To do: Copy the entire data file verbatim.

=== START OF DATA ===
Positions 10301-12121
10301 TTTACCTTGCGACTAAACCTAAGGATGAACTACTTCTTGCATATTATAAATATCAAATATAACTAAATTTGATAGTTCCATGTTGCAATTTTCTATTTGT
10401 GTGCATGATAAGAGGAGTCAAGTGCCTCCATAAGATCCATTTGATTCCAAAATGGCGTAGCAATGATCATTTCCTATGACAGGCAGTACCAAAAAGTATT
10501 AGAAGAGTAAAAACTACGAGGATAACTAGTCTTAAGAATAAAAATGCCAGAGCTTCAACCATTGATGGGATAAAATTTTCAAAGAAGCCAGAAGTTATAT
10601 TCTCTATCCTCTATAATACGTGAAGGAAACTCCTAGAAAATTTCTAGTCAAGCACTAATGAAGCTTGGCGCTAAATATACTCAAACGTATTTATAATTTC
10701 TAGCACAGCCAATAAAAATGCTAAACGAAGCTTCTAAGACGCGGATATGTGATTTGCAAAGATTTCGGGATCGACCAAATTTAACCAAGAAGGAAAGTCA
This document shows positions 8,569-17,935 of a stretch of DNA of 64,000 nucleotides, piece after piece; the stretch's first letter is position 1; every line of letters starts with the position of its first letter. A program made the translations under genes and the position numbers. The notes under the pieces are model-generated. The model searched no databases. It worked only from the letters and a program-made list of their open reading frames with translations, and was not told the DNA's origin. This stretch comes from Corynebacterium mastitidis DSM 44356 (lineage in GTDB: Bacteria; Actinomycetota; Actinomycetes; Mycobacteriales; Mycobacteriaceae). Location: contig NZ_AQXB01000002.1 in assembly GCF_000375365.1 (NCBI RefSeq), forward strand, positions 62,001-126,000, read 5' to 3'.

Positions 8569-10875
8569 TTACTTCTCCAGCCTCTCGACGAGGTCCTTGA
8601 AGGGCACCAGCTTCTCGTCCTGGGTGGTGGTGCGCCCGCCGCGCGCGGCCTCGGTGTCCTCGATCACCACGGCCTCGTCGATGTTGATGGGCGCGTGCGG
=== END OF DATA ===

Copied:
Positions 10301-12121
10301 TTTACCTTGCGACTAAACCTAAGGATGAACTACTTCTTGCATATTATAAATATCAAATATAACTAAATTTGATAGTTCCATGTTGCAATTTTCTATTTGT
10401 GTGCATGATAAGAGGAGTCAAGTGCCTCCATAAGATCCATTTGATTCCAAAATGGCGTAGCAATGATCATTTCCTATGACAGGCAGTACCAAAAAGTATT
10501 AGAAGAGTAAAAACTACGAGGATAACTAGTCTTAAGAATAAAAATGCCAGAGCTTCAACCATTGATGGGATAAAATTTTCAAAGAAGCCAGAAGTTATAT
10601 TCTCTATCCTCTATAATACGTGAAGGAAACTCCTAGAAAATTTCTAGTCAAGCACTAATGAAGCTTGGCGCTAAATATACTCAAACGTATTTATAATTTC
10701 TAGCACAGCCAATAAAAATGCTAAACGAAGCTTCTAAGACGCGGATATGTGATTTGCAAAGATTTCGGGATCGACCAAATTTAACCAAGAAGGAAAGTCA
This document shows positions 8,569-17,935 of a stretch of DNA of 64,000 nucleotides, piece after piece; the stretch's first letter is position 1; every line of letters starts with the position of its first letter. A program made the translations under genes and the position numbers. The notes under the pieces are model-generated. The model searched no databases. It worked only from the letters and a program-made list of their open reading frames with translations, and was not told the DNA's origin. This stretch comes from Corynebacterium mastitidis DSM 44356 (lineage in GTDB: Bacteria; Actinomycetota; Actinomycetes; Mycobacteriales; Mycobacteriaceae). Location: contig NZ_AQXB01000002.1 in assembly GCF_000375365.1 (NCBI RefSeq), forward strand, positions 62,001-126,000, read 5' to 3'.

Positions 8569-10875
8569 TTACTTCTCCAGCCTCTCGACGAGGTCCTTGA
8601 AGGGCACCAGCTTCTCGTCCTGGGTGGTGGTGCGCCCGCCGCGCGCGGCCTCGGTGTCCTCGATCACCACGGCCTCGTCGATGTTGATGGGCGCGTGCGG